Psychic Sylvia Browne may have predicted the coronavirus over a decade ago.

Before her death in 2013, the famed author released a book called End of Days: Predictions and Prophecies about the End of the World in 2008, which possibly foresaw the spread of COVID-19 12 years before it happened. (As of right now, the virus and has killed at least 4,639 and infected 126,344 globally.)

In an excerpt that has gone viral on social media, Browne warns of a global respiratory illness — similar to pneumonia — that would spread in 2020 before "suddenly" vanishing.

"In around 2020 a severe pneumonia-like illness will spread throughout the globe, attacking the lungs and the bronchial tubes and resisting all known treatments," she wrote. "Almost more baffling than the illness itself will be the fact that it will suddenly vanish as quickly as it arrived, attack again ten years later, and then disappear completely."

It's important to note that Browne has not been 100 percent correct in all her predictions, however, the illness she describes does sound eerily similar to the coronavirus and she did get the timing right.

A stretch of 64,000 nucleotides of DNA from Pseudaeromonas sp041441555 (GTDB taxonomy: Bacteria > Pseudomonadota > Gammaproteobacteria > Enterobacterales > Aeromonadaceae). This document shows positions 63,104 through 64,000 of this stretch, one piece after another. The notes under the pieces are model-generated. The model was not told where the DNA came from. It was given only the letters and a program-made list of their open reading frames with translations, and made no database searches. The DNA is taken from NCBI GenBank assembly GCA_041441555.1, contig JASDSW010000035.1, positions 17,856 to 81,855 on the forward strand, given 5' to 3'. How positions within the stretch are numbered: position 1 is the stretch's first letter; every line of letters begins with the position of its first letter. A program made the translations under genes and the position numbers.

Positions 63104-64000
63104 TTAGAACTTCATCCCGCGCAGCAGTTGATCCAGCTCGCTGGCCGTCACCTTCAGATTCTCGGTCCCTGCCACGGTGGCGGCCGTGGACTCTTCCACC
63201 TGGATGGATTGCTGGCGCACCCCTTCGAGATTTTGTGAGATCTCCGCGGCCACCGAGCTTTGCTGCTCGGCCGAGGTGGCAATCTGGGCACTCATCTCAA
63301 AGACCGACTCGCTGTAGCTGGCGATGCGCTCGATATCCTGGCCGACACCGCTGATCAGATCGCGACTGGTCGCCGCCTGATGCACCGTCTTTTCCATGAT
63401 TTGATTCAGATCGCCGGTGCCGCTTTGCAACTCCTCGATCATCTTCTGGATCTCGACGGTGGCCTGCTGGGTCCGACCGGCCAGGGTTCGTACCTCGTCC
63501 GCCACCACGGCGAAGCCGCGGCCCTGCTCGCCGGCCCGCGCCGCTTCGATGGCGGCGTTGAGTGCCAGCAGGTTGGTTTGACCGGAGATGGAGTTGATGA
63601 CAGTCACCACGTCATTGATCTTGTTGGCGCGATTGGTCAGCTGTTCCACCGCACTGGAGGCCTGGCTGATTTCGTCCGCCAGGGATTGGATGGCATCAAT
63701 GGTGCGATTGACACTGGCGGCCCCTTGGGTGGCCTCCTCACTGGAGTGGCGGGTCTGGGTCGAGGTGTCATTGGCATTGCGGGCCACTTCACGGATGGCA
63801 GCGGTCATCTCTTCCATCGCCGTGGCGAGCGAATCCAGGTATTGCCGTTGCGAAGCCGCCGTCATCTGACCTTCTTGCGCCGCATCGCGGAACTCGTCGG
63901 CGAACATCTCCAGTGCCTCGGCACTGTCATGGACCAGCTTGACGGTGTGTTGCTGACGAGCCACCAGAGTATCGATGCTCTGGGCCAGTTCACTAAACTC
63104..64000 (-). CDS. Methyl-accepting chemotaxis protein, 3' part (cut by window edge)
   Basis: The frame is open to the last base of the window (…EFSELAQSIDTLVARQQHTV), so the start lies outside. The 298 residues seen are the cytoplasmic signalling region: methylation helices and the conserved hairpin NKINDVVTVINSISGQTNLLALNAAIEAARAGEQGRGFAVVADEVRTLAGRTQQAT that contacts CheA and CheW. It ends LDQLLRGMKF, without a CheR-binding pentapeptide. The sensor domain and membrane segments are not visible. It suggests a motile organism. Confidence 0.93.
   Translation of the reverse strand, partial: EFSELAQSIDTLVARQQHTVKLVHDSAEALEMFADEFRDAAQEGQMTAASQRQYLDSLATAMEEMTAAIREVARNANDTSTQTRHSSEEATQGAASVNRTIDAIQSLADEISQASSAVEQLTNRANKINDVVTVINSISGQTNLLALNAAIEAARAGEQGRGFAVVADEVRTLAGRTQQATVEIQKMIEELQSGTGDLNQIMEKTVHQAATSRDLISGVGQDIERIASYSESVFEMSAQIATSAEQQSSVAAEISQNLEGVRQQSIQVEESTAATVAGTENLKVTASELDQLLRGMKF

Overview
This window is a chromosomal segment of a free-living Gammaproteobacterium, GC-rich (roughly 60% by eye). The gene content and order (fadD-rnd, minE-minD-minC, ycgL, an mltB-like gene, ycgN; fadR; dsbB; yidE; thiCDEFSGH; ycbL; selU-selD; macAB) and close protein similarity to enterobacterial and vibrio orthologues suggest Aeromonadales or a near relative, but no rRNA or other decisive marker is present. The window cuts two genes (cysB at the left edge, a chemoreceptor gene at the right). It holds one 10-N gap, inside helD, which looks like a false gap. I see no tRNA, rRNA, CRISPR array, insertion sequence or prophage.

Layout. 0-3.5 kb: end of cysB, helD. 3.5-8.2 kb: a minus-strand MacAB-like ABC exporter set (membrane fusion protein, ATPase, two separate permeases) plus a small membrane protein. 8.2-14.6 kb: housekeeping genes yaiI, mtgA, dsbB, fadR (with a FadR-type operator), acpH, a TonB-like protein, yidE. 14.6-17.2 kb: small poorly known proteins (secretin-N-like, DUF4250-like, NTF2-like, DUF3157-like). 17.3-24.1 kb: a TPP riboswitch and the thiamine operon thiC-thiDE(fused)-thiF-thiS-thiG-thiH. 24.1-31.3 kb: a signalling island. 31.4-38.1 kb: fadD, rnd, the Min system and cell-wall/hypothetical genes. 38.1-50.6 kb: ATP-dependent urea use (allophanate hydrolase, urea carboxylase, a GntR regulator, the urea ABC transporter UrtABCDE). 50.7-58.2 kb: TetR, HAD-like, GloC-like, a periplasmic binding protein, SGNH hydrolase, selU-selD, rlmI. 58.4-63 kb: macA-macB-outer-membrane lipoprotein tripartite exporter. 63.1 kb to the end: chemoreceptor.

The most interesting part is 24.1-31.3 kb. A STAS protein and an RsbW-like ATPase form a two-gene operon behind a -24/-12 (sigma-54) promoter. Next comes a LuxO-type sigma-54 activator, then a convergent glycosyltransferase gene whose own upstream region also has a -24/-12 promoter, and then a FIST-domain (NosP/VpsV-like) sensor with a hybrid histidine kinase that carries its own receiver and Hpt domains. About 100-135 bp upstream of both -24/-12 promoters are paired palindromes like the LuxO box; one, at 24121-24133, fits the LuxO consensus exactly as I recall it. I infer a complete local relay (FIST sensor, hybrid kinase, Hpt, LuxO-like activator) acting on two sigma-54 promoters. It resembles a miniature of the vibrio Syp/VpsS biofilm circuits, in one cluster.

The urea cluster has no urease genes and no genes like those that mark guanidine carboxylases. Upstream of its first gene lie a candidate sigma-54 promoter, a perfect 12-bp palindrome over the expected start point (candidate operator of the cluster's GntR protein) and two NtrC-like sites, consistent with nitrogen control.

The book passage even caught the attention of Kim Kardashian, who shared it with her millions of social media followers. "Kourtney just sent this to our group chat," the reality star wrote.

So was it just a lucky guess or a prediction?

On Wednesday (March 11), actor Tom Hanks revealed he and his wife Rita Wilson are the first celebrities to test positive for the coronavirus after experiencing flu-like symptoms in Australia.

"Hello, folks. Rita and I are down here in Australia. We felt a bit tired, like we had colds, and some body aches. Rita had some chills that came and went. Slight fevers too," he wrote on Instagram. "To play things right, as is needed in the world right now, we were tested for the Coronavirus, and were found to be positive.

"Well, now. What to do next?" Hanks continued. "The Medical Officials have protocols that must be followed. We Hanks’ will be tested, observed, and isolated for as long as public health and safety requires. Not much more to it than a one-day-at-a-time approach, no?"